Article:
This New 1-Minute Test Can Determine Heart Attack Risk in the Next 6 Months

Updated: Feb. 27, 2024

Plug a few simple details into this online tool to help evaluate your risk of heart attack and gain proactive insight to your cardiovascular health.

In the United States, heart attacks, which are clinically known as myocardial infarctions, affect approximately 805,000 Americans each year according to data from the Centers for Disease Control and Prevention (CDC). In the fortunate instance when an impending heart attack is detected before it occurs, this is often due to a good catch by, say, a primary care physician, who may pick up on symptoms or spot a red flag in blood work as part of a routine checkup.

A team Swedish researchers recognized that heart attacks are “a leading cause of death globally but [one that’s] notoriously difficult to predict” and responded by undertaking research, which led to the development of a compelling new heart attack predictor model that takes around a minute to complete if you know your cholesterol values.

Johan Sundström, MD, PhD, the study’s lead author, cardiologist, and professor of epidemiology at Uppsala University in Sweden pointed out the crucial months leading up to a heart attack, sharing in a press release: “We know that the time just before a heart attack is very dynamic. For example, the risk of a heart attack doubles during the month after a divorce, and the risk of a fatal heart event is five times as high during the week after a cancer diagnosis.”

Their goal was to identify biomarkers, or specific indicators in the body, that can signal the looming threat of a heart attack, thereby leaving room for early intervention and potentially life-saving measures. The findings, published in the peer-reviewed journal Nature Cardiovascular Research in February 2024, introduce a simple blood test and online tool that can predict heart attack risk within six months, helping individuals gain this critical information before it’s too late.

Understanding heart attack risk

The researchers analyzed blood samples from more than 169,000 individuals across six European cohorts, all with no prior history of heart disease. Within six months after this analysis, 420 participants experienced their first heart attack.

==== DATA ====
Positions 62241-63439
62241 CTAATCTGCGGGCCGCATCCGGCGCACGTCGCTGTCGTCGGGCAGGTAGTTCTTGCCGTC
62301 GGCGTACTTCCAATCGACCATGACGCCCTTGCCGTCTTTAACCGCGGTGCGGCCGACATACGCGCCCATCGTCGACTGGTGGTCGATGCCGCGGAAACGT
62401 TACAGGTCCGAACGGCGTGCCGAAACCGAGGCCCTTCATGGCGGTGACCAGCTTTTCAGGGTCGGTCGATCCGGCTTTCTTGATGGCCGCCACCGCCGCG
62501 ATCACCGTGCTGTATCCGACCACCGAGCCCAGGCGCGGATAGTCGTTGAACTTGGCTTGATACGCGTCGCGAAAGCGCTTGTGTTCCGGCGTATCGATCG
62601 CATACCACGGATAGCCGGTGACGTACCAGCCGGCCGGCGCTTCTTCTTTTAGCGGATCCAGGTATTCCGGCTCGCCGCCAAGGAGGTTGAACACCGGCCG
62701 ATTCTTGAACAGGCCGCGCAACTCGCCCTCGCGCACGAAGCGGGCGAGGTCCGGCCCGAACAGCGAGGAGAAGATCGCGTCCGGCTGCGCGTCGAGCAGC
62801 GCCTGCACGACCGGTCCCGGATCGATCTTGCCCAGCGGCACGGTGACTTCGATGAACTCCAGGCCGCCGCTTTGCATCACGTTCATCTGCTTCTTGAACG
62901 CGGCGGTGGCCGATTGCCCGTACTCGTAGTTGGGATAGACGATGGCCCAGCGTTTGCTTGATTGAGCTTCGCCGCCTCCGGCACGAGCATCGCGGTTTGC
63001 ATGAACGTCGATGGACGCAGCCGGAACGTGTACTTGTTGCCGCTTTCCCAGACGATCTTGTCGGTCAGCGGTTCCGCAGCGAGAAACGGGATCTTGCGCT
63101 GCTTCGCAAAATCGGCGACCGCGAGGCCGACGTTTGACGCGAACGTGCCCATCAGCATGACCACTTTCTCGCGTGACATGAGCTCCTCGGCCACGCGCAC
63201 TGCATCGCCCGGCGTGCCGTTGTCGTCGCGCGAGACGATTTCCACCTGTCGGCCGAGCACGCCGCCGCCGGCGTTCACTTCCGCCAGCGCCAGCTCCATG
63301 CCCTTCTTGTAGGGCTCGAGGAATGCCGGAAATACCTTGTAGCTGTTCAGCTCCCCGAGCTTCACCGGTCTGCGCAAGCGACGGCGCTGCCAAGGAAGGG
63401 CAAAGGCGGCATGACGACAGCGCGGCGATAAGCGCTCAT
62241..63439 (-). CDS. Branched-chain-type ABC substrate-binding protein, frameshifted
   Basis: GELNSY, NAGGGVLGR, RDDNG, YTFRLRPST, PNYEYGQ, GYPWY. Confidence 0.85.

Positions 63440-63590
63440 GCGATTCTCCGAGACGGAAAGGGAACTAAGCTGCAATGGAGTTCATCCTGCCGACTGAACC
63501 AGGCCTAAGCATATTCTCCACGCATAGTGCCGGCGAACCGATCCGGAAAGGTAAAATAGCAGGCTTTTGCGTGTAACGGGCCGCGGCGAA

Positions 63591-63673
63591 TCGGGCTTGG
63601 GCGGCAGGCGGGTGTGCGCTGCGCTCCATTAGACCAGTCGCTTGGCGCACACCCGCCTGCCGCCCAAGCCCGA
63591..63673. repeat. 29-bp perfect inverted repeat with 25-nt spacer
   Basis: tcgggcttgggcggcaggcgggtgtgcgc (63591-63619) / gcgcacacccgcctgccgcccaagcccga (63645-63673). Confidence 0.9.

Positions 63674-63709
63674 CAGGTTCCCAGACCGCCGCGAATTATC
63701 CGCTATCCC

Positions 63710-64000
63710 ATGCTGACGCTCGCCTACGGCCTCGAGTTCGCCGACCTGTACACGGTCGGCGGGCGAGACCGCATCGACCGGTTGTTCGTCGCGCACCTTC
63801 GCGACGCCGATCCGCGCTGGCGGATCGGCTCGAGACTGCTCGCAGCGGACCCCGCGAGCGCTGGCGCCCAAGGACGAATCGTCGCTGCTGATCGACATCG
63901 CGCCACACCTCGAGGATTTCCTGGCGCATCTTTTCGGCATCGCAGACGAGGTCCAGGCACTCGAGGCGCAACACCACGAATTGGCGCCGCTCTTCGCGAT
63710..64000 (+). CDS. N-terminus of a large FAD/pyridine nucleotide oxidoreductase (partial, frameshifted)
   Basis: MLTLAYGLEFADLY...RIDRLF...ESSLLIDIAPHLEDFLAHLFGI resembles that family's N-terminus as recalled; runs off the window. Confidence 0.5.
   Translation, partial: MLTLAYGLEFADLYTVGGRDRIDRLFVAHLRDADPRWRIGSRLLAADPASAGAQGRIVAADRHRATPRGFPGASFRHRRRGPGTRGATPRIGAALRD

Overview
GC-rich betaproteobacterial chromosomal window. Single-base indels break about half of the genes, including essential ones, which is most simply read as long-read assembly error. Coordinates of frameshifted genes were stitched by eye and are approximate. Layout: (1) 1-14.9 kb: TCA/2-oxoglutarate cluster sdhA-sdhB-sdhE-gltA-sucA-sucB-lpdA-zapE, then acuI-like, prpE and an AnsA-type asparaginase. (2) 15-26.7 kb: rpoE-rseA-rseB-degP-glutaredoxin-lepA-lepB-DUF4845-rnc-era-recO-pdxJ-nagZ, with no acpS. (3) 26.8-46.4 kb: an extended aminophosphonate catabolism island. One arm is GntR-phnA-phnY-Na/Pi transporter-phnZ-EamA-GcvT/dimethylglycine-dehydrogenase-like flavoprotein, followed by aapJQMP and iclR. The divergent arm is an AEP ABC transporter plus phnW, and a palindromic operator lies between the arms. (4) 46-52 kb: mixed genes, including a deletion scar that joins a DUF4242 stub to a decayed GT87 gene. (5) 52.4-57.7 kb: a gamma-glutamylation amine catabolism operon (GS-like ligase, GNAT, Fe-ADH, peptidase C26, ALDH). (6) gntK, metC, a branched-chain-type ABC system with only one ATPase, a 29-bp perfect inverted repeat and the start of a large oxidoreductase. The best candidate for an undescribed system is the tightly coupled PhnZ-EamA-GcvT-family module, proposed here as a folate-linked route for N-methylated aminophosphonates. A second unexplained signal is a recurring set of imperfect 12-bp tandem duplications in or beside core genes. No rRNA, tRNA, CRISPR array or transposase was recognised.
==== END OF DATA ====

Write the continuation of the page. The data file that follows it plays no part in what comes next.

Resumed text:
Blood sample in petri dishWestend61/getty images

By comparing the blood of individuals who experienced a heart attack with those who remained healthy, the study identified key markers—48 proteins, 43 metabolites, and clinical factors like age, gender, and blood pressure—that were indicative of an elevated risk for heart attacks.

Notably, the Brain Natriuretic Peptide protein was identified as a significant heart attack predictor. This peptide can be identified with a relatively simple blood test.

Additionally, this research has culminated in developing an accessible online tool that allows individuals to assess their heart attack risk within the next six months. Some of the data you will need are:

Be prepared to convert inches to centimeters for these physical measurements. You’ll see the tool adjust to display what the researchers say is just an estimate of your risk after you input your personal facts and the requested metrics.

No tool is as promising as care directly from a licensed healthcare provider, so keep in mind this online test is not intended to diagnose or serve as a substitute for a medical visit. And, if you feel any concern about a heart attack, seek medical attention.

The researchers caveat any sweeping takeaways, saying, “this prediction model was developed in a population of mostly middle-aged European individuals and how it performs in other populations is unknown.”

Dr. Sundström hopes that by making information about heart attack risk readily available, people will be more inclined to adopt preventive measures. “This was one of the aims of the entire study since we know that people [may] feel relatively low motivation to follow preventive treatments,” he explains. The research team says they’re committed to further investigating these biomarkers to enhance their understanding and explore potential treatment options.

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